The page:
By Dr. Chris Leib and the Exercise Geeks
For the past decade I have had the opportunity to work with a variety of populations experiencing a wide array of injuries. In this time, one of the most meaningful lessons I have learned is that injury, although it may have its inherent negative consequences, has great potential as a teaching tool for improved movement quality and behavioral change.
We live in a society that promotes quantity over quality and routine over mastery. This makes the average exercise enthusiast a prime candidate for overuse injury due to excessive volume of low quality movement patterns. An injury is the body’s way of telling you to stop and rethink your exercise strategies – and hopefully put increased focus towards movement quality.
In a moment, I will lay out several ways in which we can use injury as an opportunity to create safer and more effective exercise strategies. But before we get into how injury can be helpful, we first must understand common reasons why we get hurt.
Why We Get Hurt
The number one reason for overuse injury is not enough movement variability. This concept can be broken down into two factors.
- Too much inactivity
This factor isn’t difficult to comprehend. Studies show that humans sit anywhere from 7.7 to 15 hours per day. I think we can all agree that is a substantial amount. Although it is true that one can be active when sitting (check out this video and this one too for examples), it is likely that a vast majority of those hours include inactivity. The act of chair sitting promotes consistent patterns of soft tissue shortening and lengthening, as well as patterns of joint compression and tension. Furthermore, all those hours in one position do not allow for the exploration and conditioning of various other movement patterns. In effect this inactivity substantially limits our options for safe and normal movement, condemning us to accepting a life of increasingly limited function.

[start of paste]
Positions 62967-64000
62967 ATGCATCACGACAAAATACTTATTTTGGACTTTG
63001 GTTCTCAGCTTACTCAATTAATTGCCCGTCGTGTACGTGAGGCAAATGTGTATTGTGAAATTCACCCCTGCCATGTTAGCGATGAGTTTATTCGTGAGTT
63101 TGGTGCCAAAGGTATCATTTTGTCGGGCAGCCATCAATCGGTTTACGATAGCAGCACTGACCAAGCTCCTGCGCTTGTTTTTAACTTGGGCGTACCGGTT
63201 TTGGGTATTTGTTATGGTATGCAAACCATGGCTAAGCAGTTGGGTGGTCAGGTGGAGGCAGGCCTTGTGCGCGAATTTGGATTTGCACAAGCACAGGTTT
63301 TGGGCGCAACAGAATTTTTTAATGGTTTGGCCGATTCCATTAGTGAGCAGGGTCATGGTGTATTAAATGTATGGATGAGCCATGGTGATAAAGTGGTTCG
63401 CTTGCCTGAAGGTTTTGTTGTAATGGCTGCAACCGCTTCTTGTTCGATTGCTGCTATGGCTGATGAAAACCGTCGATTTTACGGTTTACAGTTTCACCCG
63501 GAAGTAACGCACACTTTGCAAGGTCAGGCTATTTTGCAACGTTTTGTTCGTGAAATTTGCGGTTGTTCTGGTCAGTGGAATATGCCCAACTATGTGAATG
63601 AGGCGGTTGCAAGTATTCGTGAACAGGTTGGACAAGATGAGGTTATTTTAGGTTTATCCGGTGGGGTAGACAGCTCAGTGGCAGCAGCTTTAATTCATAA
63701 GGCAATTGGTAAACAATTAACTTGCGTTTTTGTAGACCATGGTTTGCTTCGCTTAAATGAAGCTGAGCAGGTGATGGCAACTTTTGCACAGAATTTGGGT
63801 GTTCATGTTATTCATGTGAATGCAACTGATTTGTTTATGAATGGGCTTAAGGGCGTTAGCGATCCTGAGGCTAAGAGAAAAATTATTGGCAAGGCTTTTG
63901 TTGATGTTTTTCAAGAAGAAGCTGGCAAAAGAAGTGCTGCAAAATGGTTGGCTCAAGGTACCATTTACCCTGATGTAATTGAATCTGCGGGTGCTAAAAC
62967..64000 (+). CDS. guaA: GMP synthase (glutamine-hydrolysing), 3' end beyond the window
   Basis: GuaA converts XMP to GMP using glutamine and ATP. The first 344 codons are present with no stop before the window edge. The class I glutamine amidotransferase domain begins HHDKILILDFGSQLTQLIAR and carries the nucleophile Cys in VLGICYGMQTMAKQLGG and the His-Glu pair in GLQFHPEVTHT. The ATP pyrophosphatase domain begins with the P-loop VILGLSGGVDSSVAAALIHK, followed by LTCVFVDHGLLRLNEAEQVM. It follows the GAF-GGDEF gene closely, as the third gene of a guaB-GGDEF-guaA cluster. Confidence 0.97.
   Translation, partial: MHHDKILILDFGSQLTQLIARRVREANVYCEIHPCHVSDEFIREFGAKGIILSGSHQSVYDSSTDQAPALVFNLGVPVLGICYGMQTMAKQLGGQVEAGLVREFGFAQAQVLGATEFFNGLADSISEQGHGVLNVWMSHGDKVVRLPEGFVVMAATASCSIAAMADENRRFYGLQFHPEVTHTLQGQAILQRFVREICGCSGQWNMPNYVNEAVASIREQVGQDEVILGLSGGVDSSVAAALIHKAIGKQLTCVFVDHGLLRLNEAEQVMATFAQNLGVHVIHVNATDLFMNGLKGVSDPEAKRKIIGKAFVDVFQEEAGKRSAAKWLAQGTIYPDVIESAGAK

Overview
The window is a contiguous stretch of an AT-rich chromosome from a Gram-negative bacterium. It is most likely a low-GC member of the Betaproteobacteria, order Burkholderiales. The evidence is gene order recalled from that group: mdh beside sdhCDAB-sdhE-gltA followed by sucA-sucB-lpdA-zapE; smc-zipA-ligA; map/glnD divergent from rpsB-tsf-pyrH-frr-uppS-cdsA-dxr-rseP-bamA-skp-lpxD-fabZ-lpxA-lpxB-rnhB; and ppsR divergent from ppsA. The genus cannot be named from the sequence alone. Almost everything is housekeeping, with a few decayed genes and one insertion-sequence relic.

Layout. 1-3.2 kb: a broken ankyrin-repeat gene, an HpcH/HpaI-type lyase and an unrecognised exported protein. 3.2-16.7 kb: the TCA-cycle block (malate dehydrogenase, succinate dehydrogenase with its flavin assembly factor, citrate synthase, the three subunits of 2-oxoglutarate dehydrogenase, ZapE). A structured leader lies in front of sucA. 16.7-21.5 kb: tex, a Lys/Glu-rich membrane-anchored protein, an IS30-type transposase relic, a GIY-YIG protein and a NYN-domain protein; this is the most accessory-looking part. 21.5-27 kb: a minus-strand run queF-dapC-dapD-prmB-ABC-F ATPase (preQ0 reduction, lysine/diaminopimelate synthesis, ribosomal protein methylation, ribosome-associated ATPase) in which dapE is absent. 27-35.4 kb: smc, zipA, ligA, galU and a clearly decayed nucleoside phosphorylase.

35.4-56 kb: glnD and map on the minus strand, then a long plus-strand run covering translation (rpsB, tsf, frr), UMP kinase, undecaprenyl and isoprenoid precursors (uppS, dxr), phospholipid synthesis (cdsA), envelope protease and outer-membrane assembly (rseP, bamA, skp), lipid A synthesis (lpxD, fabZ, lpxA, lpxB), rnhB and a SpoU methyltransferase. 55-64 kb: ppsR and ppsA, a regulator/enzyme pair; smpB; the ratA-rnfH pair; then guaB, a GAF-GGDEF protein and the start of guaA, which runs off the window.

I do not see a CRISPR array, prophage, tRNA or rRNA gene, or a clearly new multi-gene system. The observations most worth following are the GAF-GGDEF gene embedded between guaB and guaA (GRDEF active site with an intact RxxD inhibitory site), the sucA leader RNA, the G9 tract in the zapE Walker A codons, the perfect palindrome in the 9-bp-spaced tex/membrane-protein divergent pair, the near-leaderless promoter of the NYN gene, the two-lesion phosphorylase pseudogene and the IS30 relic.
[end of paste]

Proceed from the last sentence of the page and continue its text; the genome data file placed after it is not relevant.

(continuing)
- Too much of the same activity
Similar to too much inactivity, too much of the same activity also stresses the same tissues repeatedly for long durations. This repetitive stress can result in similar negative effects to the body. Oftentimes athletes fall into this category due to the repetitive nature of sport coupled with the fact that in order to become skilled in many sports endeavors a basic requirement is to practice similar tasks over and over again.